Urinating in a pool is already as bad as it sounds, but doing it in a hot tub is even worse and, obviously, something you shouldn’t do in a hot tub. When chlorine mixes with feces, urine, and sweat, it can create a well-known irritant “chloramine”. Chloramine causes irritated red eyes and coughing. Remember to wash before and after you’re done with a hot tub.
7. E. Coli and Shigellosis
Another tub sickness that is spread due to poorly maintained pools and unwashed people getting in and out. Common symptoms are diarrhea, fever, and stomach pain. Also, if you accidentally swallow some contaminated water you might experience E. coli and Shigellosis symptoms. However, there’s no need for medical help in most cases.
One of the most common waterborne diseases in the United States is Crypto. You may contract it if a microscopic Cryptosporidium parasite gets into your body. It is tolerant of chlorine since it has a hard outer shell, which is why it is considered one of the hot tub dangers. Usually, people recover without medical help if they have normal immune systems. Still, some may experience vomiting, fever, and diarrhea. Some filters might help you to get rid of it.
9. Scalding and burns
Believe it or not, thermal burns are associated with water more often than fire. Keep in mind that your hot tub heater should never exceed 104 degrees, and sitting for two hours in water that’s about 113 degrees will cause severe second-degree burns. This is not necessary a hot tub sickness, rather something you have to pay attention to to avoid getting hurt. Also, spending more than 15 minutes in a hot tub is not recommended since the hot water may start to impact your organs.
Pregnant women should never expose their bodies to temperatures above 102.2 degrees according to The American College of Obstetricians and Gynecologists. Such high temperatures may cause birth defects that can be avoided. Still, for some of the moms that won’t listen to the advice, ACOG recommends limiting time spent in the hot tub to 10 minutes at most. Spending more than 10 minutes will put you at a higher risk for hypothermia.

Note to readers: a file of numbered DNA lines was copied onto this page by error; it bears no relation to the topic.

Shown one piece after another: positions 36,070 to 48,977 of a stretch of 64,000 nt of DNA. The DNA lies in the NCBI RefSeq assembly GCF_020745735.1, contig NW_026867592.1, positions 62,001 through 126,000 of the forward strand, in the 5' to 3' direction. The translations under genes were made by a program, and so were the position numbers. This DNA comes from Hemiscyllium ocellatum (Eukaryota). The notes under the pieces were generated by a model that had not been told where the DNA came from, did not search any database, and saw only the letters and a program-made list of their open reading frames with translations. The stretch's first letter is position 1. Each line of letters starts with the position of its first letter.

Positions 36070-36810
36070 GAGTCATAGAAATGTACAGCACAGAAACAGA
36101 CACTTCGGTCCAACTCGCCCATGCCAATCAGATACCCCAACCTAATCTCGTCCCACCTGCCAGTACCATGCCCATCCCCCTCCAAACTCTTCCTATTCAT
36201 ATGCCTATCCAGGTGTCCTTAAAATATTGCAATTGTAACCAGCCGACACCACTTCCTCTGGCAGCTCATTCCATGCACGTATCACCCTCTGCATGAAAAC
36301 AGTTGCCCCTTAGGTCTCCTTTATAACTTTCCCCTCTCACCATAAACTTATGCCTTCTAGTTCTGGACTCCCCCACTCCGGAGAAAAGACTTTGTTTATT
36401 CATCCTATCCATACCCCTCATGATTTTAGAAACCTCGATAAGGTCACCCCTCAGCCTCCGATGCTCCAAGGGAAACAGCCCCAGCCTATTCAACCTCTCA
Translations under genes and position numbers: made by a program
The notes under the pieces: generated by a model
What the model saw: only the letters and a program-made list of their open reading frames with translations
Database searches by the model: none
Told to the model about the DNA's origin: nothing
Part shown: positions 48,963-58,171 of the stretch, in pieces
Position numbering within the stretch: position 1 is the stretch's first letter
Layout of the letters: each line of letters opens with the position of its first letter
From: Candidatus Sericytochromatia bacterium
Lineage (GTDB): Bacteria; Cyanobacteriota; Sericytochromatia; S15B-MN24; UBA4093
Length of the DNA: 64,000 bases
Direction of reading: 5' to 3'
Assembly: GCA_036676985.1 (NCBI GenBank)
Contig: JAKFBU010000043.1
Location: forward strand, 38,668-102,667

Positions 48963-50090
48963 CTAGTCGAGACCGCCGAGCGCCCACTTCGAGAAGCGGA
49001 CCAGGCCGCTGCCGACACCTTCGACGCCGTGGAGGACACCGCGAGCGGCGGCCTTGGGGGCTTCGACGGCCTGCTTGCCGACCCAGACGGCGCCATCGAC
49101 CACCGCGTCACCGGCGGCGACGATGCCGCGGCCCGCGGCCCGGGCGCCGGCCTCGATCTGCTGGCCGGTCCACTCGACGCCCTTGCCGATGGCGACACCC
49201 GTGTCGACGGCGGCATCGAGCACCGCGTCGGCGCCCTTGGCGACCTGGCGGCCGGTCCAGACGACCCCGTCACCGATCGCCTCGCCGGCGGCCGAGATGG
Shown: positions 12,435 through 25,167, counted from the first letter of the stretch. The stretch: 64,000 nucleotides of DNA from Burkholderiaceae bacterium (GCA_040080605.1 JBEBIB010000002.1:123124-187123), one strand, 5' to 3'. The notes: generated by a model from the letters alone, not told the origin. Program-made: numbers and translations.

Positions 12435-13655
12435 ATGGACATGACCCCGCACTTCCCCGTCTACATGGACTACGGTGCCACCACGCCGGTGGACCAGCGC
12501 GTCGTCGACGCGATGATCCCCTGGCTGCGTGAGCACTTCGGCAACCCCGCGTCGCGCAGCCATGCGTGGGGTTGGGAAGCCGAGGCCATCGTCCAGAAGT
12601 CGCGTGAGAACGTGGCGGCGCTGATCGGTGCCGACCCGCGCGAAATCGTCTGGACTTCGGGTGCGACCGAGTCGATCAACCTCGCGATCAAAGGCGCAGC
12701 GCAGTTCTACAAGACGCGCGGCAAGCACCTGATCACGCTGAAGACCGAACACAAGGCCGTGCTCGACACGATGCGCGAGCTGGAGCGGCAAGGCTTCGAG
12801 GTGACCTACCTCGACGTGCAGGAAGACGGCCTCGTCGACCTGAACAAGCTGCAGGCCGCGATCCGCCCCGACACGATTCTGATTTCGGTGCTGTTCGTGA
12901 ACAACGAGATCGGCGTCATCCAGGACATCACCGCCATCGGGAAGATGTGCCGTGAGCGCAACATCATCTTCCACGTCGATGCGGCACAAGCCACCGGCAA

Q: Is it bad to stay in a hot tub for too long?
Yes, it is bad to stay in a hot tub for too long because your body is at risk of overheating. If the outside temperature is too low, this may cause hypothermia which leads to fainting. Besides, you could experience vomiting or nausea.
Q: Can you get sick from a hot tub?
You can get sick from a hot tub if it is not disinfected and cleaned properly. Bacteria which can be found in the tub water usually causes itchy skin or bumps. On the other hand, you can get ill by breathing in the bacteria through the mist.
Q: Is it bad to go underwater in a hot tub?
It is a very bad idea to go underwater in a hot tub. By doing this, you can increase the risk of health implications. Putting sensitive areas underwater puts them at risk because of dangerous bacteria. Also, the drain could catch your hair which can lead to serious injury.
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Hot tub dangers are very much real – as silly as it sounds. You probably never even gave it a thought since they are usually related to relaxing and having a great time overall. Still, you need to be careful when using a hot tub for many different reasons, especially if you’re using a public hot tub.
You can’t be sure whether it has been disinfected and cleaned before you use it, and who used it before you. One way to stay safe is to talk with personnel and ask for information about the hot tub. Besides, make sure you stay safe by showering before entering the water. Following our tips will certainly keep you out of trouble.